CLICK for a whimsical discussion of the search for and resolution of questions about credits for BenBen’s trees.

These trees must be used with credit to Mack and BenBen, and XP. You must have the right to use RPG Maker XP. (because the trunks are from XP.)
And BenBen says, feel free to use the trees, and asks that you please use them to try to make beautiful maps.

Please also credit Hanzo for the edits. They have been adjusted to be more in style with VX/Ace colors than the XP colors.

As a note, these trees are largely pixel style. Some of them are resized and can work in a painted tree environment, but generally speaking (from a style standpoint), I would not recommend BenBen’s pixel style trees to go alongside of Ayene’s or Celianna’s painted trees.

BenBen’s Trees with Complete Credits for RPG Maker MV or RPG Maker VX/Ace

Please, if you use BenBen’s trees, credit Mack and BenBen, and XP. You must have the right to use RPG Maker XP. (because the trunks are from XP.)
And BenBen says, feel free to use the trees, and asks that you please use them to try to make beautiful maps.

The tilesheets should be in the right size for RPG Maker MV if all goes as predicted. We shall see. =]
Click here for a more thorough discussion of complete credits of BenBen’s trees.

Green Trees with shadows for parallax mapping or RPG Maker MV

Dark Green Trees with shadows for parallax mapping or RPG Maker MV

Dark Green Trees without shadows for parallax mapping or RPG Maker MV

Seasonal Trees and bushes for parallax mapping or RPG Maker MV

Black/Grey Trees without shadows for parallax mapping or RPG Maker MV

Some of BenBen’s resources were posted in mixed sets that included tiles that must not be used. Ripped resources and uncredited/inadequately credited resources cannot be part of the honorable gamemaker’s work.

Furthermore, using works without proper permissions is perilous.
For this reason, the game making community now works hard to keep resource credits clear, and help honorable game makers be well informed about risky online materials.

Here is a link to some of BenBen’s very large trees edited to be used with full credits.

Here is a link to some of BenBen’s trees edited for use in VX/Ace by Hanzo Kimura.

A Resource Story of some Beautiful Art with a Happy Ending

Today Granny tells a resource story with a happy ending. Because art is always beautiful.

Many years ago, an XP artist named BenBen made some incredibly lovely trees.

The trees were made in a time when the online world was full of both beauty and darkness for artists. Generous artists shared their work and brought beauty to the world. BenBen found some of this art.

And talented artists also created new art using their own skills, building on the works of others. And BenBen made trees, and many other things, as well.

But many had not yet found the peaceful path of careful credits, and walked in darkness. BenBen could not find it, or did not know how to stay on its path. And this is a path many still struggle to attain…

In the years that followed, BenBen’s beautiful trees and resources were displayed with no credits, poor credits, and even claimed by hooligans as their own work.
His sets were mixed with things that should not have been.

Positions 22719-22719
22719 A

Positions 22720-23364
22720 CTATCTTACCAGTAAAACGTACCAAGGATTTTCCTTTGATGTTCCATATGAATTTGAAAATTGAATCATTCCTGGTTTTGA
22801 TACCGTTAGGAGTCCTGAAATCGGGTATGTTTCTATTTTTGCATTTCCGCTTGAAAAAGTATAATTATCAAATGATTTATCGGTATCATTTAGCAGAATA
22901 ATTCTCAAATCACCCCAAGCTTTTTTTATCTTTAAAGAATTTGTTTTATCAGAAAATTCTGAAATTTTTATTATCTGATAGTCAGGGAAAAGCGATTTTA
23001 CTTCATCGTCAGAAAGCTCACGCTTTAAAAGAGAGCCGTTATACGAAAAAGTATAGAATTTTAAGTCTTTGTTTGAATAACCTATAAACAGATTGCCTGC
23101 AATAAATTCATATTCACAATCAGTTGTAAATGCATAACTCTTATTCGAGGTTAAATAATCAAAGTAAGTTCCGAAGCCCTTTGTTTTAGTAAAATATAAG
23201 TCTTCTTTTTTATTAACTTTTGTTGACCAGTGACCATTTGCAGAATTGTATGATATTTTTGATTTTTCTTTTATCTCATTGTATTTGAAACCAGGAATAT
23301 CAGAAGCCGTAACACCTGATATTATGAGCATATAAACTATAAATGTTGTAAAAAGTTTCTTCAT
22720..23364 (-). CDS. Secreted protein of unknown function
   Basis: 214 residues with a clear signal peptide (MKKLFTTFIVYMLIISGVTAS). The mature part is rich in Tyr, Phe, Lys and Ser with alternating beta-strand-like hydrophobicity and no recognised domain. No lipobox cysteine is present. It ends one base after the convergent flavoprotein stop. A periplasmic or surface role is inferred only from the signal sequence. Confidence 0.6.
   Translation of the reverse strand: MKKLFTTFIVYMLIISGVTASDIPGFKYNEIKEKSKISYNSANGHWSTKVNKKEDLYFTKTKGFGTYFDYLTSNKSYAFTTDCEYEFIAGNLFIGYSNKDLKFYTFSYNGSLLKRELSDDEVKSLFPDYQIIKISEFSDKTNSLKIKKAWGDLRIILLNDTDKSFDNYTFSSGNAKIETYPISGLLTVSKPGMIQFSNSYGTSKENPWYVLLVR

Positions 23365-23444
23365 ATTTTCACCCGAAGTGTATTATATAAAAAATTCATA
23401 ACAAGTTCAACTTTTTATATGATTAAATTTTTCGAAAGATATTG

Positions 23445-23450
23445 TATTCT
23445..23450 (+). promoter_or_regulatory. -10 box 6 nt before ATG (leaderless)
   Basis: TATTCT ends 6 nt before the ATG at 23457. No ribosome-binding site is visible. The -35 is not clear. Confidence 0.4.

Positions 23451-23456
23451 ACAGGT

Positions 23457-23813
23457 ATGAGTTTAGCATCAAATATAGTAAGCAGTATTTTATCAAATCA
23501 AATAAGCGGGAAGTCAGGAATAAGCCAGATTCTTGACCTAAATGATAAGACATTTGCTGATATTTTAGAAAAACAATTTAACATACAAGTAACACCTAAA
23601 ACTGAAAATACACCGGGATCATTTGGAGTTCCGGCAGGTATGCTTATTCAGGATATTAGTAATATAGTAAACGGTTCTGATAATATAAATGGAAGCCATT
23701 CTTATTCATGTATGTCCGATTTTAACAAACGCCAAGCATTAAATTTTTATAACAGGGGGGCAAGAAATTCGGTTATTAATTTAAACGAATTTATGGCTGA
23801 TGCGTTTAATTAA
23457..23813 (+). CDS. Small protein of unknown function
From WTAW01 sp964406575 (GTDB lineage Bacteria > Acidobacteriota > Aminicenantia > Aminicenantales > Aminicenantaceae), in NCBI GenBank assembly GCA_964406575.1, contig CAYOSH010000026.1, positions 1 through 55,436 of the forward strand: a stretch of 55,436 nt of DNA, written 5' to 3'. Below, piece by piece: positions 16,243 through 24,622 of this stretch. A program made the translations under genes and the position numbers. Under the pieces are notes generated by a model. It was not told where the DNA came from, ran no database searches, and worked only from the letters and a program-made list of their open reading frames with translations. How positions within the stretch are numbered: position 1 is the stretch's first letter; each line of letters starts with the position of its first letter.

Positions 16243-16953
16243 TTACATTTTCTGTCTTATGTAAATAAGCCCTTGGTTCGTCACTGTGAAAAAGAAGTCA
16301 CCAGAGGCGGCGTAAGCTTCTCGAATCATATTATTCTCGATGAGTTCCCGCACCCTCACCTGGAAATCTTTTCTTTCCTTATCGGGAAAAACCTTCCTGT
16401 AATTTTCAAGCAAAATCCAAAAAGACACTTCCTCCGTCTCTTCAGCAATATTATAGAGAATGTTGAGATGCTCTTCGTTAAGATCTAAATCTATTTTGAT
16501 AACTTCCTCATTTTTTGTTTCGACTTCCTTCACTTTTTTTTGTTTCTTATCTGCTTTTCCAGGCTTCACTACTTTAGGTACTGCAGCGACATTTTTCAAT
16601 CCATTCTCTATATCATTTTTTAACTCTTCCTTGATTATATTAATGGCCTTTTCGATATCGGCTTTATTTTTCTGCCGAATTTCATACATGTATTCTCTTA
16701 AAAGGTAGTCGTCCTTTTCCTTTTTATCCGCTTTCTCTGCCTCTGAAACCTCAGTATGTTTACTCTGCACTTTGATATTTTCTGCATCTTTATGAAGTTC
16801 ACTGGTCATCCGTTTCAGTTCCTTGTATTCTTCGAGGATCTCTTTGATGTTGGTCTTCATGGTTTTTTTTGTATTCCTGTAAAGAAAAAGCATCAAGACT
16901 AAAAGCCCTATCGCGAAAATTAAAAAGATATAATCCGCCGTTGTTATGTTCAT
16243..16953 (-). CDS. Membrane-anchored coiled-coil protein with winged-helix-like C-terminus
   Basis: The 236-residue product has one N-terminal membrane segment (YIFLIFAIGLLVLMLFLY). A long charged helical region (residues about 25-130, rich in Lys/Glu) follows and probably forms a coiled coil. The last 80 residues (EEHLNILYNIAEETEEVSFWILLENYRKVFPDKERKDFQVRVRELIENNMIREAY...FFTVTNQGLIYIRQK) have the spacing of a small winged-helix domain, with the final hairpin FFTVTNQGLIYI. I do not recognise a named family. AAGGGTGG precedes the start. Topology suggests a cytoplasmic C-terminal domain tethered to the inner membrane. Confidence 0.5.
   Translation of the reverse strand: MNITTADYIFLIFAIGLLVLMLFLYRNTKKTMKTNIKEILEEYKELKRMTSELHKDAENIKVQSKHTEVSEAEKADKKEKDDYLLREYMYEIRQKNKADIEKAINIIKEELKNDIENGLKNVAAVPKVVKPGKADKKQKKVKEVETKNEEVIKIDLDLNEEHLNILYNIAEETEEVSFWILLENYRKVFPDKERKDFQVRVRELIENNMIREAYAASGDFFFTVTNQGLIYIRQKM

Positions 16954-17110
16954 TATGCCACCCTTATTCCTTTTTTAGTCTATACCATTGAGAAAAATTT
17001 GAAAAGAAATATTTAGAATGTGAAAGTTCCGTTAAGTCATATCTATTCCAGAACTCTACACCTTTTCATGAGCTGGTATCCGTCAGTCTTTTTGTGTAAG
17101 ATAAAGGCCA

So many lovely things were lost because the peaceful path of careful crediting was not followed. BenBen was disheartened.

But his trees were still beautiful. And among those who loved those trees was a lad named Hanzo. He loved them, and like BenBen, he built on the works of others to create more beauty. But the slippery path of poor credits was there to trip him up. Were they by BenBen? Alisa Tana? The credits were so old, from a dark time…

And along came another tree lover. A short, old tree lover with a stick. And she began tap, tap, tapping. The trees were credited to Alisa Tana, so she found Alisa Tana. She waited, and tap,tap tapped until she found a way, and finally heard back from Alisa Tana. Some of the trees were not hers. The tree lover kept careful notes.

Satisfied with the first step, she started tapping for BenBen. French sites – tap, tap, tap. Google searches – tap, tap, tap. Years went by.

And then the stick hit an artists’ hideout full of deviants. And she tapped with her stick, tap, tap tap. Time went by.

And one day, out of the blue, success! BenBen answered her tap!

BenBen told her about how he had found art, and used that art to make beautiful trees himself. He told her about some of the art he used. It was enough for the tree lover to help save the trees.

Tap, tap, tap, she travelled to her mighty resource library and discovered all of the information need to restore the trees’ credits.

And just like that, BenBen’s trees found their way to the peaceful path of crediting!

Because art is always beautiful.


Please, if you use BenBen’s trees, credit Mack and BenBen, and XP. You must have the right to use RPG Maker XP. (because the trunks are from XP.)
And BenBen says, feel free to use the trees, and asks that you please use them to try to make beautiful maps.

Soon I will post an assortment of the trees by BenBen that can be considered to have trusted credits.

Click here to see the post.
Some of BenBen’s resources were posted in mixed sets that included tiles that must not be used. Ripped resources and uncredited/inadequately credited resources cannot be part of the honorable gamemaker’s work.

Furthermore, using works without proper permissions is perilous.
For this reason, the game making community now works hard to keep resource credits clear, and help honorable game makers be well informed about risky online materials.

I would like to thank Avery for the extensive research done to raise awareness of dangerous materials, so that game makers can utilize online resources with a clear conscience and excellent information and even pursue commercial games.